Aside from these two issues, I'm loving this book as well as the voice of Stefan Rudnicki. That deep bass and excellent diction are something I look forward to hearing on a regular basis. I just hope that future quotes and notes in this book (and others he narrates in this series) are recognized and narrated.
"Comprehensive Greek history"
Listened to the book on my marathon training runs. One thing that I enjoyed was the spiraling nature of the narrative. Historical figures were mentioned at several places, giving a more complete understanding of their impact from points of view from government to the arts to colonialism, etc.
"excellent general history of pre Roman Greece"
Covers culture, art, philosophy as well as politics, not very strict historiography though. A bit prone to hyperbole in describing art, and reports some rather ludicrous statements as fact (e.g. claims every single man in such and such city killed his family and himself rather than be taken prisoner). These doubtful statements are never important to the main events though. He does an excellent job of analyzing the causes of the important events. Overall, definitely the best history of its kind for the period.
"Excellent introduction to Greek civilisation"
Following on from volume 1 of the series where Durant gave an overview of the earliest days of mankind, here we finally makes it to the first "Great Civilisation" that we encounter in schools - ancient Greece. So why read this book and not the hundreds of others dedicated to the subject?
Continuing his systematic approach and endeavour to give everything its place in the world context, Durant sandwiches Greece between the Minoan period that preceded her rise and the emergence of Rome that led to her ultimate downfall.
His actual approach to Greece is a mixture of chronology and themes. So he starts with Homer's Greece and divides the period into arts, military conquests, mythology, politics, etc. Then he moves on to a later period and does the same thing again. The great benefit of this system, particularly for the audio format, is that if you space out and don't pay much attention at some point, that period will be re-visited later, albeit at a different angle.
Greece can be approached from many sides - philosophy, architecture, poetry - and this book is an excellent primer that provides solid foundations for whatever branch of ancient Greece a curious reader might want to pursue in the future. I had to study the Peloponnesian War at university, and it was nice to finally put that episode into the greater historic context. Having read four volumes of this series so far, I believe that Durant's greatest achievement is tying up together the myriad of narratives that a history buff will come across in their reading, but won't necessarily be able to piece together.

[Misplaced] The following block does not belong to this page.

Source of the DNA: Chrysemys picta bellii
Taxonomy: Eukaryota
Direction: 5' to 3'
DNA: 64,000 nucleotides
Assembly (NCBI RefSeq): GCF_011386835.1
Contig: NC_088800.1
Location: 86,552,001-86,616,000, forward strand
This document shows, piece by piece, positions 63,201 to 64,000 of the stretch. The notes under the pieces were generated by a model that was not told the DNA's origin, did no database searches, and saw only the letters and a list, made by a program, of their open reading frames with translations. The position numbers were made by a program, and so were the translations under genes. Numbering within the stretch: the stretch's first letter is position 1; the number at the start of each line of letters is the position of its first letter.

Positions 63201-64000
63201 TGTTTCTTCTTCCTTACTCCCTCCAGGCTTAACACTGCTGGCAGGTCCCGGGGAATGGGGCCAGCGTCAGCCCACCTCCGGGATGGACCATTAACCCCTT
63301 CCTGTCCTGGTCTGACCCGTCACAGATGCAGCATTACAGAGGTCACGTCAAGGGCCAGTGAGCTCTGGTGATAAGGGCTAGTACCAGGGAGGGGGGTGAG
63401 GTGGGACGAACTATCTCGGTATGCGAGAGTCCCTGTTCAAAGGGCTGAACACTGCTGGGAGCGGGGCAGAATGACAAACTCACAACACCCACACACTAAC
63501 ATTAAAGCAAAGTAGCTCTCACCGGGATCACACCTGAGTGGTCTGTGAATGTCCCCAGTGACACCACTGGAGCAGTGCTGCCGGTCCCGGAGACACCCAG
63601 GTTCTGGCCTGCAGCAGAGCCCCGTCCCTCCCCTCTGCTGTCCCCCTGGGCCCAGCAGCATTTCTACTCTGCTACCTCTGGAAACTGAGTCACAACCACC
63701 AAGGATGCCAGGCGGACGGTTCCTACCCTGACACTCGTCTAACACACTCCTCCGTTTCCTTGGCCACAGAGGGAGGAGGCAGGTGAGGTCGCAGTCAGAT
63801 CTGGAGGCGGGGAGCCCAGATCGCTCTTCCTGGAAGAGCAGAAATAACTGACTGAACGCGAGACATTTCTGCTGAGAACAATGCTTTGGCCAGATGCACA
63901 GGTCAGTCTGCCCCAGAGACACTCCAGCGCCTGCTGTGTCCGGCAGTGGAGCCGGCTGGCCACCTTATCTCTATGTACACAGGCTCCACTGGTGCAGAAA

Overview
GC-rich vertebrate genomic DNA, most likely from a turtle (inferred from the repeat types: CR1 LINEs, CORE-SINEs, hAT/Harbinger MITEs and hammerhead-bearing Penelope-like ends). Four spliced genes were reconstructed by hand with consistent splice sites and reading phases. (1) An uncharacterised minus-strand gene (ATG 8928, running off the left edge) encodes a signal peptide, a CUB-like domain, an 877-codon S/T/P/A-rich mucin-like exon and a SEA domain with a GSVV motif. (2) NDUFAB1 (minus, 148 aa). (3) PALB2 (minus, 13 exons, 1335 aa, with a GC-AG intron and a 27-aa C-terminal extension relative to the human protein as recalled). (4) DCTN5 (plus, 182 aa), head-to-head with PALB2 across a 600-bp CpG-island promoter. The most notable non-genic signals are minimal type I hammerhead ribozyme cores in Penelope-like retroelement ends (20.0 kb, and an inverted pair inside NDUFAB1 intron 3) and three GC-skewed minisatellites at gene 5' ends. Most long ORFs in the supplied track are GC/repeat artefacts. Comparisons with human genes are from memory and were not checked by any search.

My only quibble with the text is that Durant sometimes goes into just a little too much detail. Perhaps it is his own preferences coming through (or my trauma of dealing with Thucydides), but I could have done with fewer names of various generals and minor military skirmishes. Durant's description of Hannibal in the next volume of the series is breathtaking, but some of the battles and politicians afforded space in this book, feel rather inconsequential to the greater picture.
I am assuming that the written version of this text is illustrated, and the audio format does suffer when Durant goes into abundant detail describing various columns and other technicalities of the Greek art world.
Stefan Rudnicki provides a great narration. His delivery is sharp and - as far as I could tell - he pronounces everything properly. His timing is impeccable - he doesn't rush, and gives enough time to absorb the flood of information, but neither does he drag his feet, which some narrators unfortunately do when presented with a "big narrative".
Overall, this is a commendable second installment in this wonderful series.